Flutterby™! : MS-Insanity for SOAP/XML and Auth

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MS-Insanity for SOAP/XML and Auth

2007-11-29 23:26:15.793617+00 by meuon 5 comments

I'm building 1 simple XML gateway and one.. well complicated is an understatement, in XML/SOAP gateway, and I have to say good things (so far) about PHP's SOAP implementation, and a useful simple thing called: wsdl2php which makes calling a "WebService" via SOAP pretty easy. Even one written in .NET on MSIE and MS-SQL.

Now for the insanity. The 'WebService' I need to communicate with is pretty darn important, it should be locked behind firewalls and tunnels to do what it needs to. It was written by a 'Major' IT company and only runs on MS-SQL/IIS/.NET

This is their idea of security and authentication:

  • It won't work on https/ssl for some reason (It says so in their docs),
  • You get an authentication key (32 chars long) by doing an XML post to 'UserManager.asmx' with no login/password/ip or other info. It returns the 32 char key.
  • This key expires in 60 minutes..
  • All operations for the next XX minutes are 'authenticated' by handing back this key with other data in future requests..

I tried to figure out why not run 'simple auth' aka 'basic auth' on the web server, and I find out why: SOAP has an XML-ish version that works like this? which is usually post webserver handling/auth of the put.

Is it just me, or is SOAP a good idea gone bad?

[ related topics: Web development Content Management Work, productivity and environment Databases ]

comments in ascending chronological order (reverse):

#Comment Re: made: 2007-11-29 23:52:12.595547+00 by: Dan Lyke

Uhhh... "good idea gone bad"? Check your premises.

The standard content encoding for HTTP POST gives a reasonable way to encode data for calling items that are accessible by URLs. What do SOAP (horrendously bad) and XML-RPC (sucks less) do? Completely redefine how they pass in data.

What needed to be specified for doing RPC stuff over HTTP? Unless you wanted to get really silly about complex data structures (which Microsoft did), only the return data format.

That could have been done with Content-Type: text/plain.

SOAP is a matter of some newbie academic coder deciding that they had to shoot a beer can to the moon rather than build a reasonable tool to do RPC over HTTP. It makes things transparent, and possibly easier, if you use Microsoft tools and only Microsoft tools to solve problems, but if you try to mix and match, it sucks.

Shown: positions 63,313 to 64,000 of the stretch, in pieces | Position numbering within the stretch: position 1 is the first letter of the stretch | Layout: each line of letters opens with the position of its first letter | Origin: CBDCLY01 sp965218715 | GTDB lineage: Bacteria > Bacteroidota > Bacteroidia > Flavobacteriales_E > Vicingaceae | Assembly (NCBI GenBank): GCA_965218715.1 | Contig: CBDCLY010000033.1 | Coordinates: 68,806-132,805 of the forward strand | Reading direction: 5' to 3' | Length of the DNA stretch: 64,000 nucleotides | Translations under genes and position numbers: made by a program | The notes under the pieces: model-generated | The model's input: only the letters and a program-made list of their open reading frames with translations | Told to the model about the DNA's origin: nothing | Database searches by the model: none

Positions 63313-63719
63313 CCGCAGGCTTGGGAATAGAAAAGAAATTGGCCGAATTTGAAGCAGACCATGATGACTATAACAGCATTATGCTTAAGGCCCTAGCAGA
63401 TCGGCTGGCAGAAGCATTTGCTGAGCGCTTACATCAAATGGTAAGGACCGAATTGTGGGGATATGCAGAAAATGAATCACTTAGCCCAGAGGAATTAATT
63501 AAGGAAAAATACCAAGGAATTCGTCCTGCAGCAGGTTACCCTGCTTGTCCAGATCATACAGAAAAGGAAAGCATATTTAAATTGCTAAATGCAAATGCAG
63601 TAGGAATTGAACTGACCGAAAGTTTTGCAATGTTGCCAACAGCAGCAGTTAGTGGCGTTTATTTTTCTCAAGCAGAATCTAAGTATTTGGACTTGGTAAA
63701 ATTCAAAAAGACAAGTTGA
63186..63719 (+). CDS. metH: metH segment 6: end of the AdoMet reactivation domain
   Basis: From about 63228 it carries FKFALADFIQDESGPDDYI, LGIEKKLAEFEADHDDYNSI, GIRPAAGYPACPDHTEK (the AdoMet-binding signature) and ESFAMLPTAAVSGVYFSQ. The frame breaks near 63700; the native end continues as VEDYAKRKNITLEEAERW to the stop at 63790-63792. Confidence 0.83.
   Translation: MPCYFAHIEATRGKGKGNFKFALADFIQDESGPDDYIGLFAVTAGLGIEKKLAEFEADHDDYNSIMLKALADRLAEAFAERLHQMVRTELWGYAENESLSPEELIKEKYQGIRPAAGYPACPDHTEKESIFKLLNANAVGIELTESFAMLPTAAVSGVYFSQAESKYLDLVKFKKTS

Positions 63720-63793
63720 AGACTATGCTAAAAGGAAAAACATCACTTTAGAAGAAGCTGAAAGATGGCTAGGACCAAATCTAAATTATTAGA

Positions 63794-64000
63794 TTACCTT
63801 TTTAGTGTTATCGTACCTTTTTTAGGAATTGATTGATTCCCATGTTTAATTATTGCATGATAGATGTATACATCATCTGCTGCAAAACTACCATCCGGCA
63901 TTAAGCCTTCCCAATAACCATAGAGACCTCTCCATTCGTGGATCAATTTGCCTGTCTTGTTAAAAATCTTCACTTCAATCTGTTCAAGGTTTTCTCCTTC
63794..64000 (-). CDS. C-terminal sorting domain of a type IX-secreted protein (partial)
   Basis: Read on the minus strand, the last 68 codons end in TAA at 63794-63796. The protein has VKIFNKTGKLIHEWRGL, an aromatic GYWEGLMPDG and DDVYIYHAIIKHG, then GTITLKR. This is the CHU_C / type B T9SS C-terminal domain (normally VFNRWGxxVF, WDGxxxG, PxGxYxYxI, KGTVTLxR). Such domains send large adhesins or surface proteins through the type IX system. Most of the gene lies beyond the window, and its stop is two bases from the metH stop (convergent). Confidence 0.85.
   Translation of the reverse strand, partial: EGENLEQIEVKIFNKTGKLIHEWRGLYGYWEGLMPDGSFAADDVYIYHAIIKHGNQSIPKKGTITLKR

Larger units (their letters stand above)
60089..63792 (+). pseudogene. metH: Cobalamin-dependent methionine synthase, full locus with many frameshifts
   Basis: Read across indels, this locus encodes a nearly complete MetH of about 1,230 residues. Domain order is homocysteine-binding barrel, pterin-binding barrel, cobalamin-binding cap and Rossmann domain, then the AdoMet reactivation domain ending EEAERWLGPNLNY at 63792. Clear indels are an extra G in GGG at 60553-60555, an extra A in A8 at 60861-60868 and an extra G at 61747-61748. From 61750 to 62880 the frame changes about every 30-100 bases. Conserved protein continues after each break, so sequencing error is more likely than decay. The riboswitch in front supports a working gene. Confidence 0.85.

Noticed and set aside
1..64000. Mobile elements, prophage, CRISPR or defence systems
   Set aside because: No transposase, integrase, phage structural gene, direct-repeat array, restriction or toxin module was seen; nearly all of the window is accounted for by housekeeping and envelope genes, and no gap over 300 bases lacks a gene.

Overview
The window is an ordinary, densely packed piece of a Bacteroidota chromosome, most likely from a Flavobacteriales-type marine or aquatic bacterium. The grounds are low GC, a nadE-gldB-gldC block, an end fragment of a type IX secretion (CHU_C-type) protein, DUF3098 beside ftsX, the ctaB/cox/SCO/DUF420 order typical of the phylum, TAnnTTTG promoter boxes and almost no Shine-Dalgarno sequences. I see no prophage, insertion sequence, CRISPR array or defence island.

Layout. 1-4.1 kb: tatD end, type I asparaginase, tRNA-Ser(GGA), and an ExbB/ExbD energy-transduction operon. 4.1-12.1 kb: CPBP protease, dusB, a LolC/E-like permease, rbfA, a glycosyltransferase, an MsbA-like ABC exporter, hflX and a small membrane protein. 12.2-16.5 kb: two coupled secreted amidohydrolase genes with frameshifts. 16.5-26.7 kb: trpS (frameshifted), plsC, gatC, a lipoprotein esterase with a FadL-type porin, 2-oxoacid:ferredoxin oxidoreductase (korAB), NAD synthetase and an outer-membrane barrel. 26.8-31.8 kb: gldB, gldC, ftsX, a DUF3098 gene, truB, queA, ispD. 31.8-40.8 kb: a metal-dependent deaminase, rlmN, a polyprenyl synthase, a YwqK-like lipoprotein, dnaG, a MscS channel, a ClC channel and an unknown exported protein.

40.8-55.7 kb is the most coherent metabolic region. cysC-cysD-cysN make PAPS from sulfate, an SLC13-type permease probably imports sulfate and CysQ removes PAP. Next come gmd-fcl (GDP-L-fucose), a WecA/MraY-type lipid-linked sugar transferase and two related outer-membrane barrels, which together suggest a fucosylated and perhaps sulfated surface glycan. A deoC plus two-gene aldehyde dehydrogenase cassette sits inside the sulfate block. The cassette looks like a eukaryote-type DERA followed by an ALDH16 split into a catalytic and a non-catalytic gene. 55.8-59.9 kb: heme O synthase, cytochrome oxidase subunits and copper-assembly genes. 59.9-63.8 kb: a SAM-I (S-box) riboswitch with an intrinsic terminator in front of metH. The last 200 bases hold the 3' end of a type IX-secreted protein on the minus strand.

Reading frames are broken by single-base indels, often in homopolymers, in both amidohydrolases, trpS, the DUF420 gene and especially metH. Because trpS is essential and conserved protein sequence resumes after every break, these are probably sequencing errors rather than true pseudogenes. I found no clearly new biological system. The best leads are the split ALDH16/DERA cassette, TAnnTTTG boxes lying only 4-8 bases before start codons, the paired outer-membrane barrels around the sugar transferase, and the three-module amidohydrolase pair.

And why does that suck? Well, I've had to debug a SOAP connection gone bad that ended up being a problem in router firmware in a little box that was in Hong Kong. Reading Ethereal captures of SOAP messages while trying to find the magic byte sequence sucked. Anything beyond toy demos requires getting down and dirty. If you're willing to entirely be at the mercy of one vendor you can whine to them when it doesn't work, but then you're at the mercy of that vendor.

Some companies can work that way. Some people like to work that way (we end up pawning development off on Apple occasionally because we pay for the super duper amazing level of developer tech support, and that's how you use 'em), but I'm too impatient to do much of that.

#Comment Re: made: 2007-11-30 06:34:07.940692+00 by: spc476

Right now you are #6 on a Google search for “UserManager.asmx”. My, Google is fast to index your site.

#Comment Re: made: 2007-11-30 17:54:07.845762+00 by: meuon

Dan, the problem is there are darn few of us that understand what's happening for real in a world of magic black boxes.

#Comment Re: made: 2007-12-02 16:41:59.730716+00 by: meuon [edit history]

I have to admit, I'm liking PHP's SimpleXMLElement function for parsing incoming XML, although currently I'm hand building most of the params for the requests, But there is something terribly wrong about world (like Microsoft's and these programmers of a system) that represents timezones as 32 character GUIDS:


and says that to convert to to and from a time zone, you post the guid of the source time, and the guid of the destination time to a SOAP service, and it will respond with an XML response of the correct time. No, there is no "time zones" or UTC-5 type of data..

#Comment Re: made: 2007-12-02 17:59:14.545996+00 by: Dan Lyke

Ouch. I sympathize. GUIDs can be a good idea, but Microsoft's use of GUIDs for data that should be human readable often makes me want to resort to violence...